Problems Found at More Compounding Pharmacies Following Outbreak

Massachusetts has initiated a massive crackdown on compounding pharmacies in the wake of the recent nationwide fungal meningitis outbreak, where hundreds of people throughout the United States were sickened and at least 45 were killed due to medications mixed at a pharmacy in that state. 

The Massachusetts Department of Public Health has ordered 11 compounding pharmacies to partially or completely shut down and has issued citations to 21 others following a wave of surprise inspections.

The inspections included 40 sterile compounding pharmacies statewide and were unannounced. The state announced the actions in a press release this week.

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In addition to the inspections, the state has instituted a number of other compounding pharmacy crackdown measures, including a requirement that all of the state’s compounding pharmacies report volume and distribution to the state.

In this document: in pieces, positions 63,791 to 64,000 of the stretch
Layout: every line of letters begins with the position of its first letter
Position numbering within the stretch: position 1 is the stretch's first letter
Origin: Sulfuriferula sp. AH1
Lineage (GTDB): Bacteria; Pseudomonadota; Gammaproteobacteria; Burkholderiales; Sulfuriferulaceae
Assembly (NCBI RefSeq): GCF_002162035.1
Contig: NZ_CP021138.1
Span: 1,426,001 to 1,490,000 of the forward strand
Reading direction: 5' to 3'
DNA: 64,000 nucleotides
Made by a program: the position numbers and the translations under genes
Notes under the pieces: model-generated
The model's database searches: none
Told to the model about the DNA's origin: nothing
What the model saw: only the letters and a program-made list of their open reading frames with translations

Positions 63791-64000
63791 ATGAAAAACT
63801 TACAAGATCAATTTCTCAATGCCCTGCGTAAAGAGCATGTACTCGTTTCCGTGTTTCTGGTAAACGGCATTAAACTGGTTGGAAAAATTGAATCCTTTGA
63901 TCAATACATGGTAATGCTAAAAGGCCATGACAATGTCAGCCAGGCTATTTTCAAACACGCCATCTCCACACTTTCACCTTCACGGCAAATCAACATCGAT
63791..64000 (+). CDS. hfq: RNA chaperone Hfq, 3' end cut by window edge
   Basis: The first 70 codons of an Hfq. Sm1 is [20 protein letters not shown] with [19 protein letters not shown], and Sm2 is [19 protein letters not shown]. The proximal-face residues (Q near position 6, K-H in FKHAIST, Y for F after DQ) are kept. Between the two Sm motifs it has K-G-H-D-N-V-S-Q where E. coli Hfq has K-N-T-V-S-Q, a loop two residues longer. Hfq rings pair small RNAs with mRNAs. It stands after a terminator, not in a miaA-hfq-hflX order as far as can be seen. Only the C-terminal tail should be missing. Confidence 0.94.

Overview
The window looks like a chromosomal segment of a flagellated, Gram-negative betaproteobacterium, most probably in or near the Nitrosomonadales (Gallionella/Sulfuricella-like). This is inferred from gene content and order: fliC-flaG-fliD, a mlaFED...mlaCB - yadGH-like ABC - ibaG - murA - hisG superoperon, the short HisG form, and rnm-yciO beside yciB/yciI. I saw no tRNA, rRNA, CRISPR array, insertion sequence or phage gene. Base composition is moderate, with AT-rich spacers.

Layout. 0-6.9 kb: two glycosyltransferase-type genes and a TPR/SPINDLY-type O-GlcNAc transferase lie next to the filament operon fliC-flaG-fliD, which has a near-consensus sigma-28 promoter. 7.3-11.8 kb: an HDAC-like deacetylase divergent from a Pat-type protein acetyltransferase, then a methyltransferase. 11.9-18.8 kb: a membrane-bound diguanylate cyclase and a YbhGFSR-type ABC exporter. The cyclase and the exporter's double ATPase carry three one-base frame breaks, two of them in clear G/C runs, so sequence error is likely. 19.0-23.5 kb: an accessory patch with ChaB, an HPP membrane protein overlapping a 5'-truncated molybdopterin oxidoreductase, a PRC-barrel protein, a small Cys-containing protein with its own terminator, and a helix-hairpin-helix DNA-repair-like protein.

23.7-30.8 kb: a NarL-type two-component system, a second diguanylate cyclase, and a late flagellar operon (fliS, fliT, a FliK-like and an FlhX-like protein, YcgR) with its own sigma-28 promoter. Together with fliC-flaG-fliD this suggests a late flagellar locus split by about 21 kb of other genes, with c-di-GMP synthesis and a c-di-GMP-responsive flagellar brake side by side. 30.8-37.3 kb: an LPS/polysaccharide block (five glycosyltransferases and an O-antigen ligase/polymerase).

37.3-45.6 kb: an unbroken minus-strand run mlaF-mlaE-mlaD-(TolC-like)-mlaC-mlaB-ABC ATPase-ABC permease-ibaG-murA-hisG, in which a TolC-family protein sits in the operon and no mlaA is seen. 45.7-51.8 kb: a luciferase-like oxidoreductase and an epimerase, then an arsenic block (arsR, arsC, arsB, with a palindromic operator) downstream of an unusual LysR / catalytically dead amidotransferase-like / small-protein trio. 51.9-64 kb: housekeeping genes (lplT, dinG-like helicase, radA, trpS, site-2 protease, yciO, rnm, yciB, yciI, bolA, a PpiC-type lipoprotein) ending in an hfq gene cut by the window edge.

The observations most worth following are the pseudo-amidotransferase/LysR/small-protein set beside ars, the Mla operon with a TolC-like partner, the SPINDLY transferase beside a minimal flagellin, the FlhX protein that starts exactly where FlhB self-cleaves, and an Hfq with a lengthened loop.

The inspecitons and new rules come following an outbreak of fungal meningitis infections, which sickened nearly 700 people nationwide late last year. The outbreak was traced back to epidural steroid injections sold by the New England Compounding Center (NECC), which issued an epidural steroid injection recall in early October 2012.

NECC sold an estimated 17,000 of the potentially tainted injections nationwide, which the state says was in violation of its compounding pharmacy license.

Compounding pharmacies are supposed to only create drugs on a per-patient basis for local hospitals when that particular product is not available from a licensed pharmaceutical company. NECC’s injections were not FDA approved or monitored, but were sold on a scale that many say made NECC a “stealth” drug manufacturer who avoided almost all of the FDA’s drug safety laws.

When investigators searched NECC’s Framingham, Massachusetts facility, they found vials of supposedly sterile drugs with visible pieces of fungus floating in them.

Almost all of the 11 compounding pharmacies that were shut down had sterility problems that the state believes could have lead to contaminated drugs. Eight of the 11 have since filed corrective action plans to address the problems found by investigators.

NECC faces a growing number of fungal meningitis lawsuits brought by survivors of the outbreak and the relatives of those who died due to their illnesses. The company also faces state and federal criminal probes into its activities.

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